HOLLISTER: Federal research funding was up 1 percent this past year. Nonfederal, which is on a smaller base, was up 6 percent. Our primary investigators, scientists, and professors are very entrepreneurial and seek out sources that will fund their great research. But as a percentage of our revenue it’s not a fast growth area. In fact, in the last few years it’s been 18 percent of our revenue, and this past year, it was 17 percent.

LAPP: In talking to the folks in Washington, Larry and the deans reinforce how important this revenue stream is to the future of the nation. This is the type of research that has made the United States the leader on so many fronts. I would add that, in addition to advances in technology, in health care, these dollars also help educate the next generation of researchers. Our faculty engage our students, undergraduate and graduate, in all this work. They will be the ones advancing research in the generations to come.

GAZETTE: Let’s talk about capital spending and construction. When will the Science and Engineering Complex be ready to open?

LAPP: It will open officially next fall, though people will be moving in during the spring.

GAZETTE: What other major projects have been recently completed or you are anticipating getting started?

LAPP: The Smith Center has been open for a year and has been a success beyond anyone’s expectations. We just had the ribbon-cutting for the ArtLab. That was a vision of Drew’s, adding art to the innovation community growing up in Allston. That’s been an amazing success. We’ve announced that the American Repertory Theater, thanks to the gift from David (’93) and Stacey Goel, will build a new facility in Allston, and we’re designing that right now. That’s another investment in the arts and in community-building that we’ll be doing in Allston. There’ve been a number of other projects. The Law School has a new building on Massachusetts Avenue. House renewal continues. We opened Lowell House and the renovation of Adams is underway. Work on Swartz Hall at the Divinity School is well underway.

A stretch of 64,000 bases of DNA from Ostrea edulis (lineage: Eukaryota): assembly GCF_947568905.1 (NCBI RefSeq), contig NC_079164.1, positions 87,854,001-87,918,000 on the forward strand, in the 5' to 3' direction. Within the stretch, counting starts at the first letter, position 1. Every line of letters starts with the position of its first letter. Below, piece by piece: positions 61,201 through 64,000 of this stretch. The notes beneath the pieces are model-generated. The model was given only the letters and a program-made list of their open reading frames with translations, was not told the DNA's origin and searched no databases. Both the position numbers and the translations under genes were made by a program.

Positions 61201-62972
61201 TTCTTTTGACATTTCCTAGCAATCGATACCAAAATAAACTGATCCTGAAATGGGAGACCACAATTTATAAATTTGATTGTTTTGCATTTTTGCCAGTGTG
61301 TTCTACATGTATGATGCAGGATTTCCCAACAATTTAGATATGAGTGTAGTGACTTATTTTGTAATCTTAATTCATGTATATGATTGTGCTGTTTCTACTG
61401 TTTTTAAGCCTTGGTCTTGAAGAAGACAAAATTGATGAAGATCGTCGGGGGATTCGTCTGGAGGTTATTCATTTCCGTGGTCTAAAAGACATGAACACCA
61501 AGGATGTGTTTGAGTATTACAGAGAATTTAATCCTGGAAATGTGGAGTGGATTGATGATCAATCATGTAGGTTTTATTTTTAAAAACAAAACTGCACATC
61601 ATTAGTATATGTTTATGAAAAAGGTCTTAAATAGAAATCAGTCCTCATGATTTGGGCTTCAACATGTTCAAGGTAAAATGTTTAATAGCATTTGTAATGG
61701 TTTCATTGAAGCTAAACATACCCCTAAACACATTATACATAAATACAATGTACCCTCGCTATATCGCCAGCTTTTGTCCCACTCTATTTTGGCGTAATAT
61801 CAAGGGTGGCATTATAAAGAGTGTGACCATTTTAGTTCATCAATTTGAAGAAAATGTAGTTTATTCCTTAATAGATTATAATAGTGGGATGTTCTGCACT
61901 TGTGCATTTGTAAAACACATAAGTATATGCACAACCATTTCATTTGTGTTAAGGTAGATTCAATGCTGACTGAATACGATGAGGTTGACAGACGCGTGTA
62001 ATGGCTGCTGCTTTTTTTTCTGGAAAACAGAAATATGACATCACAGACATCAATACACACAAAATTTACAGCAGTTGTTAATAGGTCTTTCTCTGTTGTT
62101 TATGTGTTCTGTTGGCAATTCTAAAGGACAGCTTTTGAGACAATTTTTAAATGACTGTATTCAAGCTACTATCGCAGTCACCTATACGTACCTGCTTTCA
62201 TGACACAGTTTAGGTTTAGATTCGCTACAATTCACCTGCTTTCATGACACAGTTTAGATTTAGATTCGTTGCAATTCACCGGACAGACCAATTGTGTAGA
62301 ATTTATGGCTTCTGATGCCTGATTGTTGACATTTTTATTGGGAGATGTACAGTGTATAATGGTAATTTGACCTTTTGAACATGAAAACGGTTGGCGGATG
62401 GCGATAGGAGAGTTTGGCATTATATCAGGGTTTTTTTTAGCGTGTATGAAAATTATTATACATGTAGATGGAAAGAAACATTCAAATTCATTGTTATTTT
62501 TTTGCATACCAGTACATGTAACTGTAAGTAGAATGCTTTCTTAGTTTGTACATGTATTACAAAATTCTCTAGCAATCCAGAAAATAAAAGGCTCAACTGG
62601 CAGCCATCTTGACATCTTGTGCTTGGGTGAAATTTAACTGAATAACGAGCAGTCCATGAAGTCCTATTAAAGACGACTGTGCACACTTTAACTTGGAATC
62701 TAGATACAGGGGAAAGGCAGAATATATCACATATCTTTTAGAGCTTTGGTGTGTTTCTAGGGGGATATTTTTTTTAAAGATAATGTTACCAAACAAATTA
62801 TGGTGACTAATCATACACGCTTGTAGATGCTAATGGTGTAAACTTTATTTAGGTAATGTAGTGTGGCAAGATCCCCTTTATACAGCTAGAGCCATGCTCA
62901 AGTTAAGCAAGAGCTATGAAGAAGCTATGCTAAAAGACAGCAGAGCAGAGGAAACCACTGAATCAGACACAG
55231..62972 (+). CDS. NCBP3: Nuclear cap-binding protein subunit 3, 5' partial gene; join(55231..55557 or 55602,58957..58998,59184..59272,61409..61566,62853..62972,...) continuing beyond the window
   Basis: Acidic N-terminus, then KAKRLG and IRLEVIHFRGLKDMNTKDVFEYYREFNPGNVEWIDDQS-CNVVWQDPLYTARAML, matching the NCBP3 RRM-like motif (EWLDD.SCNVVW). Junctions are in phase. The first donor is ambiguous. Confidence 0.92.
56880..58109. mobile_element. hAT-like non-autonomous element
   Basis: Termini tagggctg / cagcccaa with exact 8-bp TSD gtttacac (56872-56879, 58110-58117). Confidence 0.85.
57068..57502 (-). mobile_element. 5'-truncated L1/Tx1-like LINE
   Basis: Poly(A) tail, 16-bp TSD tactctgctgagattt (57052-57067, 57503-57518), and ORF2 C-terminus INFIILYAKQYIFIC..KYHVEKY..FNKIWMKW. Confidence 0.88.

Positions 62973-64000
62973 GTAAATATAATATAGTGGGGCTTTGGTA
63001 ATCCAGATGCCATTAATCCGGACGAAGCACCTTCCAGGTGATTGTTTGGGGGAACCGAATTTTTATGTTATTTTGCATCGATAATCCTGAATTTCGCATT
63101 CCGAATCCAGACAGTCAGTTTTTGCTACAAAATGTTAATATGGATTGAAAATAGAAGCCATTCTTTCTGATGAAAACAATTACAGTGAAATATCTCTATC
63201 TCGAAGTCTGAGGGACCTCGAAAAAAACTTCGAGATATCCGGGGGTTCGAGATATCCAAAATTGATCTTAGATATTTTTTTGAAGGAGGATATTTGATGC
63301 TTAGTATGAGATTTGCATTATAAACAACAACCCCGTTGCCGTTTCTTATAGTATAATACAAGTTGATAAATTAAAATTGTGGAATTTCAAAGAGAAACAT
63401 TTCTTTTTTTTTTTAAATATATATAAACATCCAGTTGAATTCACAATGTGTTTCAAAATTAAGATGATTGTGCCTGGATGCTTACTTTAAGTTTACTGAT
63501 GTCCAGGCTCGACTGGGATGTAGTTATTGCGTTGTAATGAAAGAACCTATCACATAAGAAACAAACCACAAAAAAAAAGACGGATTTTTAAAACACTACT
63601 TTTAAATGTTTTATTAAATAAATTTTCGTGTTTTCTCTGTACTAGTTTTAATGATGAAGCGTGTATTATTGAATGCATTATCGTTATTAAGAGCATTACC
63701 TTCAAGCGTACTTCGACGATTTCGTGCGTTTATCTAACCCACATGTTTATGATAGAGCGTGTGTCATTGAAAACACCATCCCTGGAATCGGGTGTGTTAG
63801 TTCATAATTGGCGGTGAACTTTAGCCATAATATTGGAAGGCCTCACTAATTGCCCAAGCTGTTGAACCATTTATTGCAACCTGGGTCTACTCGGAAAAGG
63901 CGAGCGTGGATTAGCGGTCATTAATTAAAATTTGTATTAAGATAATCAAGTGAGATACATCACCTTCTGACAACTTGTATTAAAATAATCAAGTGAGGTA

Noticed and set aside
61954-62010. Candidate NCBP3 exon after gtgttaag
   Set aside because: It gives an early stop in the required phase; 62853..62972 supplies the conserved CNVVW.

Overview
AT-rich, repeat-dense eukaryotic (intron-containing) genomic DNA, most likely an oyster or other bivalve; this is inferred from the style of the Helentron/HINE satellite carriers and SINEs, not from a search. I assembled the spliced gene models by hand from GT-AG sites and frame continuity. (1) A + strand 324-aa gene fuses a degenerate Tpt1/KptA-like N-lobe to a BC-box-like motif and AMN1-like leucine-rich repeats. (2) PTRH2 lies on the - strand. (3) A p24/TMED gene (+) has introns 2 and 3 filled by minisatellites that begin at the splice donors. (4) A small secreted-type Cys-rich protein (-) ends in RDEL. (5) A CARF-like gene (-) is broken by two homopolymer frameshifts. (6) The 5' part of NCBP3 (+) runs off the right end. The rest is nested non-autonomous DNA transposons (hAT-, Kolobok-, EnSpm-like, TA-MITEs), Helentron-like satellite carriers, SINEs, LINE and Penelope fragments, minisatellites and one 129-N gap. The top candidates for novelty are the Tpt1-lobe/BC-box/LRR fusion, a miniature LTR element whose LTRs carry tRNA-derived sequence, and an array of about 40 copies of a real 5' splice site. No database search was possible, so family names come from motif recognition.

HOLLISTER: And Schlesinger Library at Radcliffe.

LAPP: That’s true. There has also been considerable attention to deferred maintenance, to bring the buildings and facilities we already have up to an appropriate level of renewal. We have just finished — it is now operational — the district energy facility that will power not only the Science and Engineering Complex, but also buildings that are to come. It’s a great investment, and we’re making sure that we’re prepared for continued growth in Allston.

GAZETTE: How has progress on the Enterprise Research Campus gone?

LAPP: We have solicited bids from developers for the first phase of 14 acres and they’re being reviewed now. Our goal is to have a partner developer chosen by the end of the calendar year and begin planning for the buildings there, adjacent to the Science and Engineering Complex.

GAZETTE: Is the vision that it would leverage its proximity to the Business School and the Science and Engineering Complex?

LAPP: One of the goals for this undertaking is to create porosity among the Business School, the engineering school, the private development in the Enterprise Research Campus, and the innovation labs that are there, including the ArtLab.

GAZETTE: The report says the University has reduced its debt. Why was that a priority?

HOLLISTER: It’s no different than a household, a company, or a governmental entity. With debt, you don’t want too much, and in some cases, you don’t want too little. Harvard aspires to be prudent. We want to make sure that we always have the capacity to comfortably service our indebtedness and we want it structured in a way that is controllable. All of our debt is — almost without exception — low fixed rates. And it’s not “puttable,” so nobody can suddenly demand payment. Finally, we want accessibility at all times, so that we have unused capacity if and when we need it.

GAZETTE: Our interest costs have come down? Is that money that can be used elsewhere?

HOLLISTER: Exactly. We’d much rather pay a scholarship than a bank.